The Torah informs us that the world was created in seven days. According to the commentators seven days was not a random number. Each of the days stands for one of the Ten Sefirot (or "Ten Manifestations").

To fully explain what the Sefirot are would take volumes and is beyond my capacity anyway, but it is necessary to have the glimmer of an idea of what they are about in order to continue this discussion. Briefly then, God is Infinite. The creation of the world was simply one of His projects as far as we are aware. There is infinitely more to God than the creation of our universe could possibly reveal. The partial glimpse of character traits of God that we can obtain by studying creation is what we call the Ten Sefirot.

Within the Sefirot themselves there is a division between the bottom seven and the top three. The plan of creation is not directly visible in its outer trappings. We cannot directly see the rules by which it was created or the purpose that God had in mind in creating it. The natural world that we can see with our eyes which was created in seven days reveals God's works but not the deeper ideas and the planning that went into its creation. The invisible intellectual component of the universe is represented by the top three Sefirot, while God's works are represented by the bottom seven; the seven days in which God created the world are the outer manifestation of the bottom seven Sefirot.

People have distinct character traits that nevertheless blend smoothly together so that we encounter integrated human beings instead of organisms with a certain number of distinct traits. In the same way each day of creation blends with every other day to form the seamless flow of time. To accomplish this each day must contain within it a part of all the others; that is how we end up with a unit of seven times seven or 49. The unit of 49 always symbolizes the limit of the reach of natural time and the limits of nature in general.

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Take for example the unit of 49 years of the Jubilee era, which exactly parallel the 49 days of the Omer. The Torah refers to the 50 years of the Jubilee period as "forever." Thus the maximum term of service of a Jewish slave, who elects to serve his master "forever" (Exodus 21:6) actually ends in the Jubilee year, when he goes free. This is also the maximum period of all transactions involving the sale of one's inheritance in the land of Israel. The sale until the Jubilee year is a sale until the end of natural time.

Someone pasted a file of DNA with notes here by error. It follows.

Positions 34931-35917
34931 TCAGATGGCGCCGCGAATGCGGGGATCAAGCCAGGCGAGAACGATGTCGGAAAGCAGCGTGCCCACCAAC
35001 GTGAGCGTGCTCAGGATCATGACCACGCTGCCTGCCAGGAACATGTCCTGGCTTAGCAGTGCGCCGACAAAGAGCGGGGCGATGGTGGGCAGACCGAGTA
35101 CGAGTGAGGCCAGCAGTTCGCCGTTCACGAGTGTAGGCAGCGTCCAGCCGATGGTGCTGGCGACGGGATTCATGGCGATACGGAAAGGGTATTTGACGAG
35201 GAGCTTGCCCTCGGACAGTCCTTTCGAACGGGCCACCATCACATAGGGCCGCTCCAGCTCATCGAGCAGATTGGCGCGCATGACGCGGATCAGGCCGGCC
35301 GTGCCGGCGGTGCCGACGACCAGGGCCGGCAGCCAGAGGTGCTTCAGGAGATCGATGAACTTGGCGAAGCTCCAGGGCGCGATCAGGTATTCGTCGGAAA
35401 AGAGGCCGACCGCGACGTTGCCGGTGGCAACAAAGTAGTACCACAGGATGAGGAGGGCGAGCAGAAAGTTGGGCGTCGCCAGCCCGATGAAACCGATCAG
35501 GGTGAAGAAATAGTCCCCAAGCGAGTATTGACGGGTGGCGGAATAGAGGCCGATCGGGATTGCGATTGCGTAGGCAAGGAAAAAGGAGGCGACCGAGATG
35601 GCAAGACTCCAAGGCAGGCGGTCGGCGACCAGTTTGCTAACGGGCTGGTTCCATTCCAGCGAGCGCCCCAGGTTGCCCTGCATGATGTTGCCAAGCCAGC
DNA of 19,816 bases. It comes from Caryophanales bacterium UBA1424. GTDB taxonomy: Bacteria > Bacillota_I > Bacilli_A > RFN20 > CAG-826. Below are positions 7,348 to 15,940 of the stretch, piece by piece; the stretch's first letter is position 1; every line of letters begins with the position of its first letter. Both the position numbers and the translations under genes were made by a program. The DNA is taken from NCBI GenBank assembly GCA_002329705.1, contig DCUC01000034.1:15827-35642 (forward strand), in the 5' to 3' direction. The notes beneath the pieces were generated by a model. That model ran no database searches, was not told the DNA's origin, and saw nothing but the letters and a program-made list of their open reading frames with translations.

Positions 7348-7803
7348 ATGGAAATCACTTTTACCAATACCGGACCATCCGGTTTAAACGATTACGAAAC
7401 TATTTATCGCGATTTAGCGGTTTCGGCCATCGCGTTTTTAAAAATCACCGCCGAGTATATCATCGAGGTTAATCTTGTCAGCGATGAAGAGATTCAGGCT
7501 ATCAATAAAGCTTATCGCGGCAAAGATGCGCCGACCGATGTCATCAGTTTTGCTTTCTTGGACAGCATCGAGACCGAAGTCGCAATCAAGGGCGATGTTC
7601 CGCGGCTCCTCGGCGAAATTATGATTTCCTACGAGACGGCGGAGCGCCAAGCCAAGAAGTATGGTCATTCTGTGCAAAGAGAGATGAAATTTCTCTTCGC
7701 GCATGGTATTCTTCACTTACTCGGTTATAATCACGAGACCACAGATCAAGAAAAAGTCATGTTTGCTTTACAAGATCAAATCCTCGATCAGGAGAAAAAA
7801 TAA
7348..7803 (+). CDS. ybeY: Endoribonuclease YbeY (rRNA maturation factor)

When you get beyond seven times seven, you reach the number 50. The number 50 is beyond the realm of multiples of seven and belongs to the series of eights, and represents the part of the universe that lies beyond what is directly visible in the natural world. As noted above, God created the world in seven days representative of the bottom seven of the Ten Sefirot. The eighth (counting from the bottom up) of the Ten Sefirot is known as binah, signifying "understanding". As we have explained the world of nature as God created it contains all the forces of life, but God's plan – His purpose, the blueprint and wisdom He consulted and employed in its creation – is absent from it. This intellectual dimension of creation is represented by the highest of the Ten Sefirot, and the first one of these that you encounter counting from the bottom is Sefira number eight, binah.

The Torah originates in this sphere. The Zohar tells us that "God looked in the Torah" and created the universe (Zohar, Truma,161b). The receiving of the Torah necessitated contact with a sphere of reality that is beyond the ordinary boundaries of creation. Man had to make contact with the level of reality symbolized by 50, the level of the plan of creation, the level that reveals God's wisdom and understanding.

Now that we have the Torah, we can attend the school of Eskimo culture of our parable; we can learn about the world of the fiftieth level while remaining within the 49 levels of ordinary reality. The Torah codifies the information that belongs to the three highest spheres; immersing ourselves in Torah supplies us with the ability to establish and maintain contact with the world of the purely Divine while standing on our own intellectual feet, without the need for extraordinary Divine assistance. Without Torah study we can only contact the eighth level of reality miraculously, held aloft by God's supporting hand.

The 49 days between Passover and Shavuot, which are the 49 days of counting the Omer symbolize the painful climb out of the natural world of the seven days of creation to the spiritual peak of Mount Sinai, to the level of the eighth day, binah.